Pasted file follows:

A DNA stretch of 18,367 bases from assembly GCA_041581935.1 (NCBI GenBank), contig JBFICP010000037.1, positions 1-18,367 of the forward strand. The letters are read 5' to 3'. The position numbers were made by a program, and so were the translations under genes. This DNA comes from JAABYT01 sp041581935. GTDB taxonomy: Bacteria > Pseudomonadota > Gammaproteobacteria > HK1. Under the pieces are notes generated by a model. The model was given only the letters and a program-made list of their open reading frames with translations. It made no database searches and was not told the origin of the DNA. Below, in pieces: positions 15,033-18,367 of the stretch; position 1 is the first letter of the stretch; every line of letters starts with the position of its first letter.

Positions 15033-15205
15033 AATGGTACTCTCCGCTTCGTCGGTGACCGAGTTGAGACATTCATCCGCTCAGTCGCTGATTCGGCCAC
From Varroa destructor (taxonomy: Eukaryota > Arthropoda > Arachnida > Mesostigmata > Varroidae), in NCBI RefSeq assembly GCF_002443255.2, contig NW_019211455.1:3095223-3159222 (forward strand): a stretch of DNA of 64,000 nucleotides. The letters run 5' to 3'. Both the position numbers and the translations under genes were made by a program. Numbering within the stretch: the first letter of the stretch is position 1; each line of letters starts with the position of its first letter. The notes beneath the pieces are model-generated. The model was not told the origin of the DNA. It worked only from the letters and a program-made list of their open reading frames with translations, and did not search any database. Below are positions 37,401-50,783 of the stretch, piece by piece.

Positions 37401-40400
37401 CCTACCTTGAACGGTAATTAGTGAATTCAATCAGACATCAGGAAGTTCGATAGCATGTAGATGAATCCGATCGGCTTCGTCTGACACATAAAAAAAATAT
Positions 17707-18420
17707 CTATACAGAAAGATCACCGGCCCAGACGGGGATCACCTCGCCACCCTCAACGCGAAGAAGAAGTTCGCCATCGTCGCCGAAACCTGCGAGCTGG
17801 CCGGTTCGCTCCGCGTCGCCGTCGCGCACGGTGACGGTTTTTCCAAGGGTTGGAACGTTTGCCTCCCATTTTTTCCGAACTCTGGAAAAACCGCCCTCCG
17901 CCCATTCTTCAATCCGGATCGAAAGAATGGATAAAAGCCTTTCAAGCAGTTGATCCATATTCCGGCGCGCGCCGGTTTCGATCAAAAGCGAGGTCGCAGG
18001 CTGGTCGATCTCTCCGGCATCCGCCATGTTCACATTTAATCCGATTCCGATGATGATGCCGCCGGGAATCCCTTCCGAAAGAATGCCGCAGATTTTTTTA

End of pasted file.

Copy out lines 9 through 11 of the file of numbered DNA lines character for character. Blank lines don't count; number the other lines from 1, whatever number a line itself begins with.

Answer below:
17801 CCGGTTCGCTCCGCGTCGCCGTCGCGCACGGTGACGGTTTTTCCAAGGGTTGGAACGTTTGCCTCCCATTTTTTCCGAACTCTGGAAAAACCGCCCTCCG
17901 CCCATTCTTCAATCCGGATCGAAAGAATGGATAAAAGCCTTTCAAGCAGTTGATCCATATTCCGGCGCGCGCCGGTTTCGATCAAAAGCGAGGTCGCAGG
18001 CTGGTCGATCTCTCCGGCATCCGCCATGTTCACATTTAATCCGATTCCGATGATGATGCCGCCGGGAATCCCTTCCGAAAGAATGCCGCAGATTTTTTTA